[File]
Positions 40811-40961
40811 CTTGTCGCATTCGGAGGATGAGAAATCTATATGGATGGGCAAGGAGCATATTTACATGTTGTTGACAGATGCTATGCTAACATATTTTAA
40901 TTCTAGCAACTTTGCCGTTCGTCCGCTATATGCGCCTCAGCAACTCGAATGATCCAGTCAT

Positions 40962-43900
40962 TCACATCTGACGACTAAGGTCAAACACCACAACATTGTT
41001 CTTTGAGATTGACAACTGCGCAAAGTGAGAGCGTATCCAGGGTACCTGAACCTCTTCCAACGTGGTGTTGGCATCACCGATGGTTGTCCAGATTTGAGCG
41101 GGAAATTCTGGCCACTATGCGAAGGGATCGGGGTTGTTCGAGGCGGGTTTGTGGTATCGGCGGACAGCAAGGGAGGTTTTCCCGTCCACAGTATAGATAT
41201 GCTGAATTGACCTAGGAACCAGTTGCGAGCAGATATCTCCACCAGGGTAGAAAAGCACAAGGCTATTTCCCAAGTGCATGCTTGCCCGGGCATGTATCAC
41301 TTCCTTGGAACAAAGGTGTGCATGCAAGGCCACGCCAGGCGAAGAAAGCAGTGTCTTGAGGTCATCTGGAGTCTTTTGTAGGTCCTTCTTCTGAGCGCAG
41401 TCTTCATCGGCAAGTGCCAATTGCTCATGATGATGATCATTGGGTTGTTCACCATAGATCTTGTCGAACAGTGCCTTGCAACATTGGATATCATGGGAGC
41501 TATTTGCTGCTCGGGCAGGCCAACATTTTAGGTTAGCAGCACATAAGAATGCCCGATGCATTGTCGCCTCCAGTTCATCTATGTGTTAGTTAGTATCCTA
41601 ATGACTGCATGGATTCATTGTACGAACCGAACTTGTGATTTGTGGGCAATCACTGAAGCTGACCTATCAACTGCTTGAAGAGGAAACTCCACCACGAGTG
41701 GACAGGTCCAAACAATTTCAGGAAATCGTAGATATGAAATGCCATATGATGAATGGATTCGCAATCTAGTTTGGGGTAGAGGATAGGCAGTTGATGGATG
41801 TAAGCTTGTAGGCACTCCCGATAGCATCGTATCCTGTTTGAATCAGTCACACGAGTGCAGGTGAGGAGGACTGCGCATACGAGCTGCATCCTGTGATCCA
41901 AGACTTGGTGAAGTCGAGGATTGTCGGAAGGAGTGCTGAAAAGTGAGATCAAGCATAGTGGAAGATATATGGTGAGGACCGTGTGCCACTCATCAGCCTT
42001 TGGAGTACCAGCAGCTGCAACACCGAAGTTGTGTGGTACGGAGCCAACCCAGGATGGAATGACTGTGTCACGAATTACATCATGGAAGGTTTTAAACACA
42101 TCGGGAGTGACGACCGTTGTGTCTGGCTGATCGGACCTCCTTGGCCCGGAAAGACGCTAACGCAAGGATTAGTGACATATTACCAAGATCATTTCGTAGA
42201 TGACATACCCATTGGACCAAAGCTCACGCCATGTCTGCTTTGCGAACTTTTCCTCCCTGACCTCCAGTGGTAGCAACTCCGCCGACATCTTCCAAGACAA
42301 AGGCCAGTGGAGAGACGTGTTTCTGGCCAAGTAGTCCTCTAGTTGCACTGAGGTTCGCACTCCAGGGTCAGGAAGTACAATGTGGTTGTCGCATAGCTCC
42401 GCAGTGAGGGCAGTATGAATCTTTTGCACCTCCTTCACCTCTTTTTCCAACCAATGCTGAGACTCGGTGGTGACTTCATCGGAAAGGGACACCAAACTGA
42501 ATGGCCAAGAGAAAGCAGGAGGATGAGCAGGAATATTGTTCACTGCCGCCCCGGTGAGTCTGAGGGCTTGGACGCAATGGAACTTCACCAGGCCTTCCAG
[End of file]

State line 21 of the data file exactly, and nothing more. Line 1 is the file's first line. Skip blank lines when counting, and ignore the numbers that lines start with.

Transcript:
42501 ATGGCCAAGAGAAAGCAGGAGGATGAGCAGGAATATTGTTCACTGCCGCCCCGGTGAGTCTGAGGGCTTGGACGCAATGGAACTTCACCAGGCCTTCCAG